This was so eerie and it made me feel like the moment you put your head underwater and the whole world goes further away. Absolutely amazing and I'm so excited to get this gorgeous cover This was so eerie and it made me feel like the moment you put your head underwater and the whole world goes further away. Absolutely amazing and I'm so excited to get this gorgeous cover

  25. 4 out of 5

    Raaven

    Okay first, I love the cover. I also loved this story. I loved Pie. Being lonely can feel like a curse and this book did such an amazing job with it. Seeing Pie find where she belonged and her found family had me wanting to cry. Deff a favorite.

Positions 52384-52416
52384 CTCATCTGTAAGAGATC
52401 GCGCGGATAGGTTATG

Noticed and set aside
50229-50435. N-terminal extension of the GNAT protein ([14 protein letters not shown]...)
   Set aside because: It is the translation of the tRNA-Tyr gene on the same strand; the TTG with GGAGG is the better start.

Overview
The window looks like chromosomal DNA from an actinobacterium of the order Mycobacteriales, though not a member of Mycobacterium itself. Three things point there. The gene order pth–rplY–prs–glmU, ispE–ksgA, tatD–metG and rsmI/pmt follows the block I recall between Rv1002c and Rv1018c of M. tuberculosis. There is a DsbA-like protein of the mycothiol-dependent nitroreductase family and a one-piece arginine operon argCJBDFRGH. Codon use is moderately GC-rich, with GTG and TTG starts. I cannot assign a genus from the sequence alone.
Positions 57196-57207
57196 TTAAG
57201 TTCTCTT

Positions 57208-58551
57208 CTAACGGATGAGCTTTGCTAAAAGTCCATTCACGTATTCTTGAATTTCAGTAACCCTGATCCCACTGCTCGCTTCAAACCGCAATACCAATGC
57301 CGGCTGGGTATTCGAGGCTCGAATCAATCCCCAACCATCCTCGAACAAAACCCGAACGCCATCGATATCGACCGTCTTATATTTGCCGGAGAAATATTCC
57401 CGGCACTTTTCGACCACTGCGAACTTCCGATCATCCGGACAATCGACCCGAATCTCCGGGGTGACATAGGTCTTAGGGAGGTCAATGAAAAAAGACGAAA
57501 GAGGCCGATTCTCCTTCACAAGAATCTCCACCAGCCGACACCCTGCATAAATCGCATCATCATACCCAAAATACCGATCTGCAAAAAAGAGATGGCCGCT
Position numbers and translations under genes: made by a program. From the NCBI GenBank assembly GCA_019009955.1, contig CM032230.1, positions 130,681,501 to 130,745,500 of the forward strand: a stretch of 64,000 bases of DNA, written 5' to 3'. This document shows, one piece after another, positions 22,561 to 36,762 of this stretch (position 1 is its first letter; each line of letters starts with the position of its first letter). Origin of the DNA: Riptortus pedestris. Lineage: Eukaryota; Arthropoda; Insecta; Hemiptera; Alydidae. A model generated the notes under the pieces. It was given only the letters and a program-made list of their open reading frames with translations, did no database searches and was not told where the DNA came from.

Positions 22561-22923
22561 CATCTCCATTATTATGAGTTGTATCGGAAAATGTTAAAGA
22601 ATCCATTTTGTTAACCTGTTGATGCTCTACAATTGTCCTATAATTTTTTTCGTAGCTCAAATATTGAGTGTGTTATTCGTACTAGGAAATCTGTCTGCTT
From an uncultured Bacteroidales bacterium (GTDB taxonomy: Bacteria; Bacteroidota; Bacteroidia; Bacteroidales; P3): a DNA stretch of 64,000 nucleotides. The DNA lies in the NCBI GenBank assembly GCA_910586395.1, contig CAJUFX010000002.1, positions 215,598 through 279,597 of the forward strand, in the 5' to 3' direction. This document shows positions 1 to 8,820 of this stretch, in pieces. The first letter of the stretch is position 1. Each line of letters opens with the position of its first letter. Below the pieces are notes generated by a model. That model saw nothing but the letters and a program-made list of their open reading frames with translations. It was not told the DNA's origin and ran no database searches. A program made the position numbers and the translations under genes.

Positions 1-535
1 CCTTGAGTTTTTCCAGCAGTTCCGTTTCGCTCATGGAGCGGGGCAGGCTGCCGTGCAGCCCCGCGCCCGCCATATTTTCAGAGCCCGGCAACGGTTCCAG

26. 5 out of 5

    Sophie

    Well now that was simply just a delight

  27. 4 out of 5

    Trans-cending-literature

    I really enjoyed the process of reading this book, but it wasn’t a story which stuck with me and isn’t going to be a favorite book of mine. I really enjoy the concept and the ways the author explored it, showing how Pie and her mother used her invisibility to steal, sit in on college classes, explore museums hands on, ect. CW: absent parent (father), child sexual assault, mental illness, gun violence Rep: sapphic, side nonbinary, trans girl

  28. 5 out of 5

    Barbara